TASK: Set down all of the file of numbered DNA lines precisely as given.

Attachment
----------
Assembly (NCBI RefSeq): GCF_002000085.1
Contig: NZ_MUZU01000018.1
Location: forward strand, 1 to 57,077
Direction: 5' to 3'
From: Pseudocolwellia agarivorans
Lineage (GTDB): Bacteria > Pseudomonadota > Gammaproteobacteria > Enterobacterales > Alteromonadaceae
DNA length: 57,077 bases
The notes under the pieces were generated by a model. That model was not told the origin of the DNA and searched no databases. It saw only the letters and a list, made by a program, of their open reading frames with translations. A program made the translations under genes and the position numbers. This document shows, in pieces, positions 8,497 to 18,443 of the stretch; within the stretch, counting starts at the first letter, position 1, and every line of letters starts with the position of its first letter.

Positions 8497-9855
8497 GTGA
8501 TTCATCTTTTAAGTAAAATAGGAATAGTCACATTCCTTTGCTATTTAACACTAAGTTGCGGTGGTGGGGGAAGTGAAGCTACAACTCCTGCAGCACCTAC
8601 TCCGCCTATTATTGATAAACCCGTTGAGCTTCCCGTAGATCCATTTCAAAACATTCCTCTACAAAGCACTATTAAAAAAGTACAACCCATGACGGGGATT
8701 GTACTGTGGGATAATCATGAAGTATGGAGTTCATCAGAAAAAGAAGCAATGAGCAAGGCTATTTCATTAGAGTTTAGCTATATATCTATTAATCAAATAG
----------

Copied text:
Assembly (NCBI RefSeq): GCF_002000085.1
Contig: NZ_MUZU01000018.1
Location: forward strand, 1 to 57,077
Direction: 5' to 3'
From: Pseudocolwellia agarivorans
Lineage (GTDB): Bacteria > Pseudomonadota > Gammaproteobacteria > Enterobacterales > Alteromonadaceae
DNA length: 57,077 bases
The notes under the pieces were generated by a model. That model was not told the origin of the DNA and searched no databases. It saw only the letters and a list, made by a program, of their open reading frames with translations. A program made the translations under genes and the position numbers. This document shows, in pieces, positions 8,497 to 18,443 of the stretch; within the stretch, counting starts at the first letter, position 1, and every line of letters starts with the position of its first letter.

Positions 8497-9855
8497 GTGA
8501 TTCATCTTTTAAGTAAAATAGGAATAGTCACATTCCTTTGCTATTTAACACTAAGTTGCGGTGGTGGGGGAAGTGAAGCTACAACTCCTGCAGCACCTAC
8601 TCCGCCTATTATTGATAAACCCGTTGAGCTTCCCGTAGATCCATTTCAAAACATTCCTCTACAAAGCACTATTAAAAAAGTACAACCCATGACGGGGATT
8701 GTACTGTGGGATAATCATGAAGTATGGAGTTCATCAGAAAAAGAAGCAATGAGCAAGGCTATTTCATTAGAGTTTAGCTATATATCTATTAATCAAATAG